Opinion: Labor Day

POSTED: 07/26/13 11:46 AM

Civil servants in Amsterdam are about to be robbed of an official holiday. The factions of the Labor Party PvdA and D66 support an initiative of the VVD to take away the day off on May 1, Labor Day.

This is not as shocking as it looks. Amsterdam is in fact slow with the measure. The capital is one of the few municipalities that still gives its employees a day off on May 1. The estimate cost for this holiday is close to $4 million a year for Amsterdam alone.

Council members figure that civil servants already get a good deal in return for their efforts and that this day off is no longer fitting in a time of crisis.

D66 has opposed the Labor Day holiday already for quite some time. The party even suggested to turn it into the Day of the Community Service – whereby civil servants ought to give it their best.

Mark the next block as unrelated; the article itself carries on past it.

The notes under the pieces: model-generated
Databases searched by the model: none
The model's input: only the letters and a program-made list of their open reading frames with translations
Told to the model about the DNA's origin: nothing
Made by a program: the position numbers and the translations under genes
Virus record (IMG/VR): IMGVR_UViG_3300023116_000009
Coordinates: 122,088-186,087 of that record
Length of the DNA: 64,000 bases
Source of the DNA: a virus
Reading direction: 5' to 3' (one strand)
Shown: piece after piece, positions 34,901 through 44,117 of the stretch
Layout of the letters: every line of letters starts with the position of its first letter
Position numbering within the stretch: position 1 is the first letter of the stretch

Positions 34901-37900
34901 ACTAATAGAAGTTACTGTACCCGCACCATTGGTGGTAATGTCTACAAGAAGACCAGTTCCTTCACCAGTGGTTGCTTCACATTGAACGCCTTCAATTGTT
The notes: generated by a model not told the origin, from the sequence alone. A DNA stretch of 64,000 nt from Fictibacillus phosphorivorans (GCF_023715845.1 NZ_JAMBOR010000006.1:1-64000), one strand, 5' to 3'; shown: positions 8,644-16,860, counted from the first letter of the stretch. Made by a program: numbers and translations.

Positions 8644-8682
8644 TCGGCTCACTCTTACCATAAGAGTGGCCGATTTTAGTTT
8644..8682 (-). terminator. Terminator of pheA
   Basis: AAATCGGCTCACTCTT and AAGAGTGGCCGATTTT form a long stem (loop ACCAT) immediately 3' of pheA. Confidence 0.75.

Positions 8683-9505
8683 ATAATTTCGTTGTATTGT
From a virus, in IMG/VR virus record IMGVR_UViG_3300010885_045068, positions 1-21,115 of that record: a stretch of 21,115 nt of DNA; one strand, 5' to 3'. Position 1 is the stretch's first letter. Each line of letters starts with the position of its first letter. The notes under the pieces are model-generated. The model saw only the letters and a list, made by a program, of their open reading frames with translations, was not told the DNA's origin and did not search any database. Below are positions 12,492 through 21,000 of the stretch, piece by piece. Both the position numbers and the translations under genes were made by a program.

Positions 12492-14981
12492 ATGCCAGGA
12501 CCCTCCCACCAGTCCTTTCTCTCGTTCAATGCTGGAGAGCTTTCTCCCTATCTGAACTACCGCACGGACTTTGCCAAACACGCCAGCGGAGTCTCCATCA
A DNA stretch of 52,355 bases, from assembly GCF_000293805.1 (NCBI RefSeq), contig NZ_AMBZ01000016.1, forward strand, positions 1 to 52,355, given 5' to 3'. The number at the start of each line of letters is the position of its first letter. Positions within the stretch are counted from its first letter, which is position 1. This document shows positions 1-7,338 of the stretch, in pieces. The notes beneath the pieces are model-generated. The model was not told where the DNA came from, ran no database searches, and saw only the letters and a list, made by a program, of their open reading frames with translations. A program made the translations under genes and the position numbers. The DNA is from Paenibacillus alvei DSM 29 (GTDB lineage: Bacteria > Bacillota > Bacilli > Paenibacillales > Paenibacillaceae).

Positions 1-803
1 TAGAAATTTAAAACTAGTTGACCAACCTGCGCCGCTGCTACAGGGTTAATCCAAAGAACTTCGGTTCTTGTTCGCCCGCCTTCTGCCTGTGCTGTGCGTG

PvdA, D66 and VVD have a comfortable majority in Amsterdam’s council, but it could still take some time before they’ll manage to put Labor Day to rest and get their civil servants back to work on that day. The snag is with the staff at the Stopera, where the central employees council made a deal with personnel alderman Eric van der burg about more sober working conditions. But Labor Day was not part of this deal that is now on the books for this year and next year.

St. Maarten’s civil servants still enjoy a day off on May 1. Labor Day neatly coincides with the annual carnival here. That gesture costs the state a pretty penny. The draft budget for 2013 lists 167.5 million guilders for personnel costs. If we count all 365 days of the year, Labor Day costs the government close to half a million guilders – 458,904 guilders ($256,371). If we take it that there are around 250 business day in a calendar year, the price for a single day off for civil servants goes up to 670,000 guilders, or $374,301.

We have 1,823 civil servants on the payroll, according to the draft budget. That means that Labor day is worth between $141 and $205. Not a shocking amount but still, it’s a little windfall employees in the private sector can only dream about.

Who knows, maybe this issue will catch the attention of Finance Minister Hassink. After all, it is not only crisis in the Netherlands – we have our own financial headaches to deal with.

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